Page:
Project 2. Romantic Night Shots
Speaking of romance and romantic shots, night shots are pretty cool. I remember the first time I set my camera on a tripod outside at night. It was close to the holidays and there was an ice castle display at the local park. It wasn't too cold, so I decided I could try some night shots. I took about a roll using various long exposure times, such as 8 seconds and 20 seconds.
It was the first time I had done night shots and, back then, I had to wait for the film to be
. I was quite surprised to see that there were no people visible in the photos. I remember people being there when I was shooting. The thing is, of course, that they were all moving through the exhibit and because of the time-delay photos, all of them simply disappeared. Now that's a cool effect, but not so when you actually want to see the people in your shots. And the truth is that nighttime scenes make great backdrops. The problem is how you can get the nighttime shot and the portrait when both have two distinct needs when it comes to
them. It's hard, for example, to get someone to sit still for 20 seconds while you take his photograph. But without that kind of delay, you'll get nothing but black in the background.
One solution is
by some camera/flash combinations that let you take the photo with the flash set to go off at the last moment. This can work, but you're still better off if the model sits still. Also, because of the flash and the dark, the dreaded red eye becomes a problem.
The best solution? Blend the two images together after shooting each at its best setting.
The images for this project are pretty easy to get. You'll need a portrait and a nighttime shot. The portrait can be something you get from your library, or even get by pointing the camera back at yourself.
You'll want either a shot with someone who has light-colored hair or to shoot your portrait with some extra lighting. The idea is that you don't want the person to blend into the background too much. Of course, it partly depends on the background, too.
You can use the images I'll be using (
them from the companion website.
The portrait I'm using is a scan of a slide, and the nighttime grab is something I shot off the cuff, as it were. I had my new (back then anyway) 3.3Mp digital camera with me and I was downtown. The lights were calling to me and I wondered if I could handhold the camera against the door of the car with the window rolled down. The image is a little shaky, as you'll see, but it's also perfect for the effect I want for this project.
You can see both images in Figure 6.5.
Figure 6.5. The portrait and nighttime scene pre-digital-darkroom work.
As you can see in Figure 6.5, I've already removed the background from the portrait. If you're planning this type of shot when you create the portrait, you might want to shoot against a solid-colored background to make it easier to remove the background. Be sure to visit Appendix B,"Paint Shop Pro X in a Nutshell," for some tips on removing backgrounds from your photos.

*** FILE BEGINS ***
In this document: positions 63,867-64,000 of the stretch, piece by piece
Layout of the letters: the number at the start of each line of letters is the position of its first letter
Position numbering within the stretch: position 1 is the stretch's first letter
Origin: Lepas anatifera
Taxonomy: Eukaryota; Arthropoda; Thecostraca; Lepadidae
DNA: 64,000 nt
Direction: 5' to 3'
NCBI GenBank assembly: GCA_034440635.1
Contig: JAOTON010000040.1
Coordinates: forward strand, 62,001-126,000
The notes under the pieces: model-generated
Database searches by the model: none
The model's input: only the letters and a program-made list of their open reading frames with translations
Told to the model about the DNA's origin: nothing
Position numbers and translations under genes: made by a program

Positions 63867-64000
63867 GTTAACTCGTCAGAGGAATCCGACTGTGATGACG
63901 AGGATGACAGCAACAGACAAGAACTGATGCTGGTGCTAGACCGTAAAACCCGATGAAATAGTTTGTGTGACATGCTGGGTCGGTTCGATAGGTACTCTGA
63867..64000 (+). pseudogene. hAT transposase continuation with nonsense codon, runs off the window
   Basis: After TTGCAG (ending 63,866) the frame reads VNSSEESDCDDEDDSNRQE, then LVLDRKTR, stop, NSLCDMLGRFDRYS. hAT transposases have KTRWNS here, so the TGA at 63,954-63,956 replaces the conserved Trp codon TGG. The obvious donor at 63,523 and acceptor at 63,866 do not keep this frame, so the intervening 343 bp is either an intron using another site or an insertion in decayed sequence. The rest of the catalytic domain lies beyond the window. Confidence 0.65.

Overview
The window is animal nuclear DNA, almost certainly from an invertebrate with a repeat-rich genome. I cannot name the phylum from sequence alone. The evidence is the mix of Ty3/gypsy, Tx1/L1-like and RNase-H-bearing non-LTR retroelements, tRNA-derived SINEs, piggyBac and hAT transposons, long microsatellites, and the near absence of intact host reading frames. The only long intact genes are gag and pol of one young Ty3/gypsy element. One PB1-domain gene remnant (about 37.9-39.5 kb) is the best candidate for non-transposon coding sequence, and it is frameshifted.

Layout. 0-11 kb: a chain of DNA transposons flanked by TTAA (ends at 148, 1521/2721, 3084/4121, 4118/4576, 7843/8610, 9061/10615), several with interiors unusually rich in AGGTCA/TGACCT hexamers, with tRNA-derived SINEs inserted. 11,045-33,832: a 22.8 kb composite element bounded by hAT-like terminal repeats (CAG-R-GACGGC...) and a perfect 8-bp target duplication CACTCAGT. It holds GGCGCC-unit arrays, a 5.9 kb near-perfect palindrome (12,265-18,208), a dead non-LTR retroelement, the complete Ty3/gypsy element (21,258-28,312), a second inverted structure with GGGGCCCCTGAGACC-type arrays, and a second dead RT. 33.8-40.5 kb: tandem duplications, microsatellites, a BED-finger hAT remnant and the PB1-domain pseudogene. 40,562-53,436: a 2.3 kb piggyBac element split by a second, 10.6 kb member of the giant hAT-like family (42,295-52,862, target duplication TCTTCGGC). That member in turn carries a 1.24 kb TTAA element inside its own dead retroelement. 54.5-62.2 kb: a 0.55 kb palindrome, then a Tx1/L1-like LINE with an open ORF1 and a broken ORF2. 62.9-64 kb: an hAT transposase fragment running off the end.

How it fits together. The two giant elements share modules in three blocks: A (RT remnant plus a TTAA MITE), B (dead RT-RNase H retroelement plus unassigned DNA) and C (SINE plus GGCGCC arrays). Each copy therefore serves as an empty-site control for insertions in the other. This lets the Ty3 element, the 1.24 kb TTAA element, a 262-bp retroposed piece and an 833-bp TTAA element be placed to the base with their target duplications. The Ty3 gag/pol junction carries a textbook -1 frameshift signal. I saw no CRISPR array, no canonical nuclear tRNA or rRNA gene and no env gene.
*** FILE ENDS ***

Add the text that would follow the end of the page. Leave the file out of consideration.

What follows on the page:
With both images
, activate the nighttime scene. Choose Selections, Select All; then select Edit, Copy. Make the portrait image active and select Edit, Paste As New Layer.
You might have to rearrange the layers in the
palette so that the new background is below the portrait (see Figure 6.6).
Figure 6.6. The portrait with the nighttime scene in a layer below it.
Don't forget to close the nighttime scene to help preserve a little memory for Paint Shop Pro to help you do your magic.
the New Background and Cleaning Up
In the case of these two images, the portrait is a lot smaller than the nighttime shot. This gives us the freedom to move the new background around until we're satisfied with the placement. In Figure 6.6, you can see that I've tried to make it look as if the shot was taken at street level.
There are a couple of small issues with this shot, as with any where the photo has something wispy like smoke or hair. You can see areas where the hair has a small fringe. As well, there's a fringe around the shoulder in the portrait. These can be dealt with using the Eraser tool and a little patience. How much patience is required is proportional to the inverse of how much time you spent removing the original background. In other words, the better you get at removing the background, the less time you'll have to
cleaning up the image when you place it over a new background. Sometimes simply repositioning the new background can help (see Figure 6.7).
Figure 6.7. Reposition the new background to help hide the haloing.
Select the Eraser tool and select a
and hardness that will help remove the haloing without removing the portrait (see Figure 6.8). I'll often change these settings as I work to see what works best. Select the Zoom tool and zoom in to help you get the job done.
Figure 6.8. Zoom in and remove the halo effect with the Eraser tool.
You can see my final image in Figure 6.9.
The final downtown, nighttime portrait.
After you start playing with these, you'll find yourself obsessed. That's okayjust keep your camera with you at all times and be ready to shoot anything interested. Your camera
loaded with digital film, right?